Left-wing Democrats are dismayed by the unexpected news that the socialist president of Bolivia, Evo Morales, tendered his resignation from office on Sunday, with Rep. Ilhan Omar (D-MN) even going so far as to call his departure the result of a “coup,” according to Newsweek.
Reuters reported that Morales’ resignation came amid widespread protests across the country — some of which turned violent — following allegations of fraud and “serious irregularities” in the Oct. 20 elections in which Morales claimed victory in his quest to serve a fourth term as president.
Yet, even as he stepped down from office at the urging of the Bolivian military’s commanding officer, Gen. Williams Kaliman, Morales couldn’t resist launching accusations that he’d been the victim of a “civic coup” and even suggested he was facing imminent arrest — a charge the commander of the Bolivian police flatly denied.
Fraud allegations prompt resignation
Socialist President Morales was the first indigenous Bolivian to be elected president, first taking office back in 2006. While his tenure had initially been viewed as a good thing in the South American country, the nation’s citizens increasingly viewed him as having clung to power too long, particularly after he ignored a referendum imposing term limits and sought a fourth term in office.
The Organization of American States (OAS), an independent group backed by the United Nations and United States, conducted an audit of the Oct. 20 elections and found “serious irregularities” in the voting, including “clear manipulations” that resulted in Morales defeating his closest rival — former President Carlos Mesa — by just over 10 percentage points, the margin of victory necessary to avoid a run-off election in a crowded field of candidates.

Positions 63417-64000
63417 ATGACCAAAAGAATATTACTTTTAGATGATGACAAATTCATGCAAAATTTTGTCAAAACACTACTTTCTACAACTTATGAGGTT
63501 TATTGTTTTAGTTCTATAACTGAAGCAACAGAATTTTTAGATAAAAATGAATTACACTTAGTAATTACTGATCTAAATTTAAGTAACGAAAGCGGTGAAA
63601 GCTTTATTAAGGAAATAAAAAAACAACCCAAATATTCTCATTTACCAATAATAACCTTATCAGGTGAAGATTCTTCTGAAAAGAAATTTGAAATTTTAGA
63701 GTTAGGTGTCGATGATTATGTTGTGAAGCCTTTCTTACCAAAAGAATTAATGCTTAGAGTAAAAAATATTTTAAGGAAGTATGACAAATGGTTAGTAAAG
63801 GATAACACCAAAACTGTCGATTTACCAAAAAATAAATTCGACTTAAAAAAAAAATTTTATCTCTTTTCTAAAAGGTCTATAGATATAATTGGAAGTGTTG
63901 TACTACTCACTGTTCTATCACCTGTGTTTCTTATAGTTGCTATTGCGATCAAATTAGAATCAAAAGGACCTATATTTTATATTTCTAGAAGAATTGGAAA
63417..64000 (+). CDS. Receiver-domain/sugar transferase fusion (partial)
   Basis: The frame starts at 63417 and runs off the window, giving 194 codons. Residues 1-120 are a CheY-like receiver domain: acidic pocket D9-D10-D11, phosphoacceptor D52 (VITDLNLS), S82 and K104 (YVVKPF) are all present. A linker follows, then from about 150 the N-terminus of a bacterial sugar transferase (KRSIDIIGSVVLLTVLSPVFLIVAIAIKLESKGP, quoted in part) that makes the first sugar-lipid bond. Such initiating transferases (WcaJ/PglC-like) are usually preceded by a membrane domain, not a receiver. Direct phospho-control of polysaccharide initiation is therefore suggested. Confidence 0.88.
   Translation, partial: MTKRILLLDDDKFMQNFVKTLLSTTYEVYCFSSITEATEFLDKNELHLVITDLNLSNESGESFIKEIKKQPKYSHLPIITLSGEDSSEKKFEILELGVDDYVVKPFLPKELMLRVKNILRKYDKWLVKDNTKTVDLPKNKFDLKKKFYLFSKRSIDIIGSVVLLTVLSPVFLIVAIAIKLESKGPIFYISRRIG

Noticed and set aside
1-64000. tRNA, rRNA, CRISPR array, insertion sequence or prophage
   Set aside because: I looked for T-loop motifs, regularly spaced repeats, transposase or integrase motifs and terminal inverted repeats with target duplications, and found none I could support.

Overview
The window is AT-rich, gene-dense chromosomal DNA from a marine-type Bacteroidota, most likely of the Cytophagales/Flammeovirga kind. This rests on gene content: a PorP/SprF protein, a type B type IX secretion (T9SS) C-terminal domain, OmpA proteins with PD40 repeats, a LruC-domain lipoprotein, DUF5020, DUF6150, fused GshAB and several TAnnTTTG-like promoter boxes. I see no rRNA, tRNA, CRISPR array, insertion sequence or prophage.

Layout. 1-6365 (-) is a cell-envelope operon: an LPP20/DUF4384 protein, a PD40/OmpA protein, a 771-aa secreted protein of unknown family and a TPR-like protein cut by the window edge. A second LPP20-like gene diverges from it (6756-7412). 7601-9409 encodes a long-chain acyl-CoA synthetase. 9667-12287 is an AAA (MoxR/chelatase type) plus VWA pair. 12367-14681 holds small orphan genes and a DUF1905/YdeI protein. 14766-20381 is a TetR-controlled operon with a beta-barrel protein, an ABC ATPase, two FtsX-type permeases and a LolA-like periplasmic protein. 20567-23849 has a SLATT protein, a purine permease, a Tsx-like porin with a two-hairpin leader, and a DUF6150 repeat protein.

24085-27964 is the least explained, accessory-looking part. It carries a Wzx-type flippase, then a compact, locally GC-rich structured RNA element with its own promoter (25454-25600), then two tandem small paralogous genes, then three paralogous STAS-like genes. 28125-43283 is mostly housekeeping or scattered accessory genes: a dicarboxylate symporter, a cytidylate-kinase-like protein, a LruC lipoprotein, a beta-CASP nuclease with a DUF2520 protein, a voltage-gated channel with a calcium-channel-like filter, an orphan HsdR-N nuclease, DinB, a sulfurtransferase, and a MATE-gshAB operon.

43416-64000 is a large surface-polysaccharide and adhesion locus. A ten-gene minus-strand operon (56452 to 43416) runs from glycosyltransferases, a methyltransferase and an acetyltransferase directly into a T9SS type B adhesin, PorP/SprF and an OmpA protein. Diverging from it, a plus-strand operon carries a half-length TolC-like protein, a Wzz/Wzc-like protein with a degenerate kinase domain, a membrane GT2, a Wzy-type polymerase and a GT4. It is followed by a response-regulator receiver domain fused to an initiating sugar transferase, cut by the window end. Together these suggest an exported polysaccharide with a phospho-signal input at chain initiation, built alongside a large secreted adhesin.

It is unclear at this time who will be the next leader of Bolivia, as many of his top allies in the government have also resigned, including his vice president and the president of the Senate, the next two officials in the line of succession.
Legislators are expected to meet this week to discuss naming an interim commission or temporary leader to govern the country in the meantime, and the OAS has called for new elections to be held as soon as conditions are favorable for a free and clear voting process.
Allies pledge support
In the aftermath of Morales’ departure annoucement, his socialist allies across the Latin America region have stepped up to offer him support, including the leaders of Argentina, Cuba, Nicaragua, and Venezuela, among others.
Mexico has also offered asylum to Morales and any of his allied officials who feel they may be in danger. Morales, among others who resigned, have claimed — without evidence — that they and their families have been threatened with retribution.
However, their collective resignations would likely have assuaged the concerns of protesters and reduced any potential threats they may have faced if they had continued to hold power amid the disputed election results.
It remains to be seen who will emerge as an interim leader in the South American nation and if the exit of Morales and his comrades will lead to the restoration of calm among the legions of protesters who took to the streets.
However, at least for now, there is one fewer socialist dictator in power in the Western hemisphere, and — despite what the likes of Rep. Omar might say — that is an undeniably good thing.